Week 1: Familiarising to a new posting. New schedule. New environment. New style of clerking. New techniques to learn. Basically, everything is NEW!

Week 2: Getting started. Well this should have been done in week 1 actually but it almost never happen unless the mind can be trained in a way to learn and cramp everything in advanced. So we start clerking in pairs. We make mistakes almost all the time. There would always be a piece of missing information.

Week 3: Getting the hang of it. So, this is the time when I would start looking for cases to write on and usually not very successful. This is also the time when I realise that it is rather difficult to look for suitable learning issues. This is the week where I learn to make issues out of things. :)

Week 4: Getting somewhere. This is the week when we are familiarised with the curriculum. I know I am heading somewhere. I know now what this posting is about. But, oh snap, exam is in week 5! This is the week when case summaries and reports should be finished but still, it doesn't happen. Mugging starts here.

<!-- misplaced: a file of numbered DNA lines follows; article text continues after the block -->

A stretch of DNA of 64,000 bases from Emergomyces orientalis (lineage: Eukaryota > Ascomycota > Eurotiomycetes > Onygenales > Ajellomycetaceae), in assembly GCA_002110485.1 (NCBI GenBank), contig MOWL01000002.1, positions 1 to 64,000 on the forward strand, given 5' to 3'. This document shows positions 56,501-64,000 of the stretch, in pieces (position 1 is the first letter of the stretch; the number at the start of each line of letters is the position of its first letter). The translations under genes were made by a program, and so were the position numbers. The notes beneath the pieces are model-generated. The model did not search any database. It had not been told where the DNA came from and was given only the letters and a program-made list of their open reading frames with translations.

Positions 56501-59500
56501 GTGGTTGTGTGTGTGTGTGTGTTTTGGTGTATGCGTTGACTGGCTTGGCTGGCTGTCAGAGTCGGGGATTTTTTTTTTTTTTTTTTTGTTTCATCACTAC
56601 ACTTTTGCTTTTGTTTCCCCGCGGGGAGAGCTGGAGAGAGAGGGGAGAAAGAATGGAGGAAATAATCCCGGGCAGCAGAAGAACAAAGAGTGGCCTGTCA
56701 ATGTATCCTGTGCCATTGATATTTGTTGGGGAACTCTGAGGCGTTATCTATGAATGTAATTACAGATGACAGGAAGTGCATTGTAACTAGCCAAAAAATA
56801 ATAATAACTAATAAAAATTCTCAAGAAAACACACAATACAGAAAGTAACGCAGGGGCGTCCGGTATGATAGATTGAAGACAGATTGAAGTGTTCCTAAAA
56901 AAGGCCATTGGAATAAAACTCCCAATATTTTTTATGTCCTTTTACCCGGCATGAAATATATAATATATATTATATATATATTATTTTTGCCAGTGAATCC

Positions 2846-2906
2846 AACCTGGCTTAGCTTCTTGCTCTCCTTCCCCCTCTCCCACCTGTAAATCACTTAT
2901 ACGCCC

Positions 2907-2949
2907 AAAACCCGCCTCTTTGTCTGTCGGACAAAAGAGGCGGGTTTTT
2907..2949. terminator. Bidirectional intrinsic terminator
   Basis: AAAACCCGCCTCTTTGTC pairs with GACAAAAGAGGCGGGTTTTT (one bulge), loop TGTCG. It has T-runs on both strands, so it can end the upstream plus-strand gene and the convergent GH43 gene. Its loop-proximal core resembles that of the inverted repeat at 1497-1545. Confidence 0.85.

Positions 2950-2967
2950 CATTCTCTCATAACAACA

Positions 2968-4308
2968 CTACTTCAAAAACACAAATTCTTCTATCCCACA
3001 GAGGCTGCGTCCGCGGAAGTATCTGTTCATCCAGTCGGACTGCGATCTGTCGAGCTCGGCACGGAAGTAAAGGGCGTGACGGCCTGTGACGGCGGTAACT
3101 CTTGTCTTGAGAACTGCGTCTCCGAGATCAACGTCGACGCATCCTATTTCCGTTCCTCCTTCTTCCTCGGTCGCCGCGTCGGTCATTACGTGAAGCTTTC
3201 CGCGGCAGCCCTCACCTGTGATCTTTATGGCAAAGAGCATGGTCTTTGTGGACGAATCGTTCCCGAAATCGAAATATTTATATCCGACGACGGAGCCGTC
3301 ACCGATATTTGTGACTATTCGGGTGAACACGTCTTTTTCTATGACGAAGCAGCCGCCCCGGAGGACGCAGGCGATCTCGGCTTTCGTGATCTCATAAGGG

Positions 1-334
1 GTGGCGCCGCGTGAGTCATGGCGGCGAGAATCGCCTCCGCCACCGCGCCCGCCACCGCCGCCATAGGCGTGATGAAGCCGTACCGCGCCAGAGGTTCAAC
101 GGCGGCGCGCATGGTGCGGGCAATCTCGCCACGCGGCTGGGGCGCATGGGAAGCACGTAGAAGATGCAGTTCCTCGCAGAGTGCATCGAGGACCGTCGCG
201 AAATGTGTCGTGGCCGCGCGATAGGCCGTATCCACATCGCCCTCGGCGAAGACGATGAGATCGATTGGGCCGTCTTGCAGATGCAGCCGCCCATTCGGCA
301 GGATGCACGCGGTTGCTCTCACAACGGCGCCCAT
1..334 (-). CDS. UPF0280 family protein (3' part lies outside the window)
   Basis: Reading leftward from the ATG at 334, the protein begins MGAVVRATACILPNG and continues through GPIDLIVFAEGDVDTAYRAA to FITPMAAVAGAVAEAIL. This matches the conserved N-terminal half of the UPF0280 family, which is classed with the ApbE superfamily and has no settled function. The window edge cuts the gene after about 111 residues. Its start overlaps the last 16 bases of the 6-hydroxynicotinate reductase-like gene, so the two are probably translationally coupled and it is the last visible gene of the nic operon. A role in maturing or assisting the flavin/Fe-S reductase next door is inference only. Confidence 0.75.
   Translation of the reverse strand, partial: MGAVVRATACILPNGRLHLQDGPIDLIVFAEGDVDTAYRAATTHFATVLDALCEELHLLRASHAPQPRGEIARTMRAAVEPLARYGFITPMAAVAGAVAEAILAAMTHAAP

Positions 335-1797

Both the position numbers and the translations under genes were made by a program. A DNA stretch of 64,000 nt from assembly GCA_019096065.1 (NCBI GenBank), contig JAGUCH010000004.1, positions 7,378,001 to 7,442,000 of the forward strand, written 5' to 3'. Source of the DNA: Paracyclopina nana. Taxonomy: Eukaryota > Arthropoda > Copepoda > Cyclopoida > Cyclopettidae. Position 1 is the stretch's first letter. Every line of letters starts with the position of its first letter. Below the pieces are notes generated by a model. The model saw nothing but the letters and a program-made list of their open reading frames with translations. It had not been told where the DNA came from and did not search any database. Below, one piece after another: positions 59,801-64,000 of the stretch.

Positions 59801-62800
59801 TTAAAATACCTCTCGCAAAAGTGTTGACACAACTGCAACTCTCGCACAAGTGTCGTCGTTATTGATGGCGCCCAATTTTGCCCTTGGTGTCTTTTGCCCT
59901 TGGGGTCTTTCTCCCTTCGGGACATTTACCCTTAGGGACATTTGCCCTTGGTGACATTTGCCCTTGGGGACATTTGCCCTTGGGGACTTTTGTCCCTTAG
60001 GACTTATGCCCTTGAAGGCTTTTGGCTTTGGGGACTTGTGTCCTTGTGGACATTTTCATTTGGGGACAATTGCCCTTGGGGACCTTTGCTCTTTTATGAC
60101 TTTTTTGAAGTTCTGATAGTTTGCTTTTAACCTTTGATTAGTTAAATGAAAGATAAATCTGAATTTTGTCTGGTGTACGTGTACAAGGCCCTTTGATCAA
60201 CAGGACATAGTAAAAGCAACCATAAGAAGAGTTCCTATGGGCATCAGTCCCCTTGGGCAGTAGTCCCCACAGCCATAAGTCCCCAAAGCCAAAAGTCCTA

Week 5: Exam time. Case summaries/report deadline. Stress.

This cycle repeated itself 3 times during this semester and I am about to go through it the 4th time. Lucky for me, some postings allow us to hand in our assignments on the Monday of a new posting and that would be tomorrow. I still have one more learning issue and one case formulation to complete. *Sigh*

Friday, June 17, 2011

#56

This is an experience I thought of sharing. The reason why I am writing about this is because I believe that obsessive compulsive personality discorder is not a laughing matter when it could be for some. OCPD is different from OCD (Obsessive compulsive disorder) in many ways yet similar in some. In OCD, the patient would be aware of it but this is not so in OCPD.